Moon Girl and Devil Dinosaur #1
- Jordan Ifueko
- Alba Glez, José Marzan Jr.
- VC’s Travis Lanham
- Cover Artist:
- Ken Lashley, Rain Beredo
- Release Date:
- KJ Díaz
Supergenius Moon Girl and her partner, Devil Dinosaur, have been forced to give up their superhero ways, thanks to a systemic crackdown on superhumans and parental interference. So what’s a superhuman genius retired hero to do but seek out other superhumans and assemble the greatest roller-derby team ever?
Written by Jordan Ifueko, penciled by Alba Glez, inked by José Marzan Jr, with colors by KJ Díaz, and letters by VC’s Travis Lanham, Moon Girl and Devil Dinosaur #1 follows Lunella as she struggles to adapt to normal life and normal friendships — but those things don’t come easy to Marvel’s girl genius, and it doesn’t take long for the new normal to be upended. Luckily, that may be just what Moon Girl and Devil Dinosaur need.
Writer Ifueko endeavors to capture the excitement of contemporary youth culture, slang, and speech. But at times, the dialogue feels forced and a little dated — making this issue an awkward read. Too much emphasis is placed on the uneasy and uncomfortable rapport among Moon Girl’s roller derby team, the SAD SAKs, so much so that the plot feels like an afterthought until the ending. There is little chemistry between the SAD SAKs, which makes Moon Girl and Devil Dinosaur #1 hard to get through. The dialogue is meant to be witty, contemporary, and hip, but instead comes across as mean-spirited, showing how little respect the characters have for each other. The tone is so cynical and determined to make certain characters unlikeable that it’s unsurprising when one of them proves to be untrustworthy.
Moon Girl works best when paired with Devil Dinosaur, her true friend and partner. Generally speaking, Lunella, smart as she is, isn’t the most socially adept and rarely extends gestures of friendship to others. It’s hard to see Lunella forced out of her element into a situation that is clearly not the best fit for her. The SAD SAKs, except for the mild-mannered Will, are as difficult to empathize with as the issue’s antagonists. So the ending of this issue — which features some much-needed fight scenes, a decent if shallow enemy, and chances for Devil Dinosaur to come into the picture — is a relief and a welcome change of pace. The ending provides hope for a new adventure and a means for character development for Moon Girl and her new team.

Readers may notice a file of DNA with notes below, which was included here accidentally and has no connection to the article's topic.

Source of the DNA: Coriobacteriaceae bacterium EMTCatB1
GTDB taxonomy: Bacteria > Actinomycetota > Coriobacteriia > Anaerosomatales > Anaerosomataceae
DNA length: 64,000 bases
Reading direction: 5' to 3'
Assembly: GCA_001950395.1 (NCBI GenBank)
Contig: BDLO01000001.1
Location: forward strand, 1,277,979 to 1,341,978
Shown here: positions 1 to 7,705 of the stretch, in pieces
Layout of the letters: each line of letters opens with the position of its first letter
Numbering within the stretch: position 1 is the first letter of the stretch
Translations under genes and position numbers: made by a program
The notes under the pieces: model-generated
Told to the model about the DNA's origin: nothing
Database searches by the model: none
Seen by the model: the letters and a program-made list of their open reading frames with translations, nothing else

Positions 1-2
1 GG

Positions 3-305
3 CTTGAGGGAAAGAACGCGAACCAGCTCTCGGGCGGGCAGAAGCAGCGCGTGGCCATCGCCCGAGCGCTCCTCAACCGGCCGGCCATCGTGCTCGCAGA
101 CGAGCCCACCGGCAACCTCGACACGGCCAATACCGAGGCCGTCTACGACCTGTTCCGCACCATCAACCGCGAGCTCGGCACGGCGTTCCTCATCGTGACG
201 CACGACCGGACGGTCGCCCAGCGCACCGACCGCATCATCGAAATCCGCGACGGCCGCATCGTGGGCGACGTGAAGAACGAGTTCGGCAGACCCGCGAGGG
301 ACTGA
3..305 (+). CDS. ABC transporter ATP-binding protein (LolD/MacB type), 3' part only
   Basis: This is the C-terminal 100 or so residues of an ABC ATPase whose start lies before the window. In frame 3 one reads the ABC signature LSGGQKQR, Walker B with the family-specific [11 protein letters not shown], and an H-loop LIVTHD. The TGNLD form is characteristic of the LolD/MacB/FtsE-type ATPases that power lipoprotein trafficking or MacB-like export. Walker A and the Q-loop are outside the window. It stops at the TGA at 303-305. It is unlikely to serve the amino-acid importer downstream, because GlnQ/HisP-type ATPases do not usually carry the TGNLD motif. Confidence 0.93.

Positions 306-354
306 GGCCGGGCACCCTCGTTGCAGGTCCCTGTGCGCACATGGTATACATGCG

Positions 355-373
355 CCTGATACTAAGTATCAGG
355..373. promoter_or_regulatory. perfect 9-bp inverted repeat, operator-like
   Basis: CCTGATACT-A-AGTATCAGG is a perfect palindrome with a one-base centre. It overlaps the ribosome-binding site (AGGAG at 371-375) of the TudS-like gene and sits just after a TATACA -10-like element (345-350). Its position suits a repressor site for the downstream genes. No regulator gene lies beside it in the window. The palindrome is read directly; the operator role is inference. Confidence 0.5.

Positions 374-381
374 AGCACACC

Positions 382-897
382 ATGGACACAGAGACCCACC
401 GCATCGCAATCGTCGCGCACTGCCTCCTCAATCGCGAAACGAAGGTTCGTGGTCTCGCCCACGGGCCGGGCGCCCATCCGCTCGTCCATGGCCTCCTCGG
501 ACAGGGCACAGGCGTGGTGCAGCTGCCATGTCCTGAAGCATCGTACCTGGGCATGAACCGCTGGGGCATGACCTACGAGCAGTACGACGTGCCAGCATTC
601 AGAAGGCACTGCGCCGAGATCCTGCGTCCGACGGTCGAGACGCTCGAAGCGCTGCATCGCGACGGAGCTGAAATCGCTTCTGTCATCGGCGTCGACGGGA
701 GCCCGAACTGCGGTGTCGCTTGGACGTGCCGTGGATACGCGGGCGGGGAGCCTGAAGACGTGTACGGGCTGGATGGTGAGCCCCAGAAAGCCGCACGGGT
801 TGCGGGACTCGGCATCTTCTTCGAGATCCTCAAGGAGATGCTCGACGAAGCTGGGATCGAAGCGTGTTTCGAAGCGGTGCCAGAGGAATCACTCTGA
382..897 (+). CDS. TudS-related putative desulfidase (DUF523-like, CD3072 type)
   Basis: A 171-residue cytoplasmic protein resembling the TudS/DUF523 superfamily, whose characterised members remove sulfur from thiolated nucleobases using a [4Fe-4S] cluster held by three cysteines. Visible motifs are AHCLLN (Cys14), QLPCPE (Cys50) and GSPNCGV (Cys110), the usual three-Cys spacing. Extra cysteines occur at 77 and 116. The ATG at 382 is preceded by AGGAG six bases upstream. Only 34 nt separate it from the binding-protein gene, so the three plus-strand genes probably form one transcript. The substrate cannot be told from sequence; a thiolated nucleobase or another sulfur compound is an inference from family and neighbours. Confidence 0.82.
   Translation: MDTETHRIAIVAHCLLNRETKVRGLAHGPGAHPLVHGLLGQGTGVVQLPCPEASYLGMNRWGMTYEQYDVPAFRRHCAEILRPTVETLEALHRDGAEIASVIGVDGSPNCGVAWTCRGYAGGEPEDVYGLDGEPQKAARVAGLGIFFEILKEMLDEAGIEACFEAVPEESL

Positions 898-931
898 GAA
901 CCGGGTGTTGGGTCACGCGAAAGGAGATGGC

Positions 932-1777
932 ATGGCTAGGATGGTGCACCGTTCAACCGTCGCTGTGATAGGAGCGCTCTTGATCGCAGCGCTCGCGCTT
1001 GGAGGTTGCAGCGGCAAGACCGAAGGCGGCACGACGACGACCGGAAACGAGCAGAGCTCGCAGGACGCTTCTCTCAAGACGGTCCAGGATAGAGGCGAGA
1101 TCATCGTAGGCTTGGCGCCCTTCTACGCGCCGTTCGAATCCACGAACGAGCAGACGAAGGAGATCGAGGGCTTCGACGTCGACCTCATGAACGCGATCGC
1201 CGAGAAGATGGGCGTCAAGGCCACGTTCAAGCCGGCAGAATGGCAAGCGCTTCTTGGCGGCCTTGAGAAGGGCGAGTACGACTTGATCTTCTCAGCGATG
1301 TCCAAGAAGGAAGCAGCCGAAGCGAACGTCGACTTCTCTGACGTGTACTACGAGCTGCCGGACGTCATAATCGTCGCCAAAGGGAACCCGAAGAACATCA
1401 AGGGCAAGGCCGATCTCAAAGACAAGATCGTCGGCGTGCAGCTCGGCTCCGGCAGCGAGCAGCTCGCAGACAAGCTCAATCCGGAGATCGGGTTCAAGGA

The sardonic cynicism of the writing and storyline stands in stark contrast with the visuals, courtesy of penciler Alba Glez and inker José Marzan Jr., especially paired with KJ Diaz’s cute colors. Based on the art alone, Moon Girl and Devil Dinosaur #1 appears to be a sweet, straightforward, cute, and appealing young adult comic entry. Glez’s wide-eyed, baby-faced designs, paired with Marzan’s bold inks, give this issue a fresh appeal. Diaz’s color palette furthers the candy-coated cuteness of the aesthetic, sticking to a palette of soft, muted shades and pastel hues. Dusty pink, seafoam, lemon-lime, yellow, and orange make up the Boogie Down Roller Rink setting and add to this charm. However, these seemingly saccharine, pleasant trappings do little to tone down the dark and dour dialogue.
Although it suffers from its cynical tone, frustrating plot, and meandering pace, Moon Girl and Devil Dinosaur #1 ends on a promising high note, with the heroes hopefully back in business, ready to tie up loose ends and explore a new side of the titular characters. The creative team uses this uneven debut to set the stage for an intriguing series.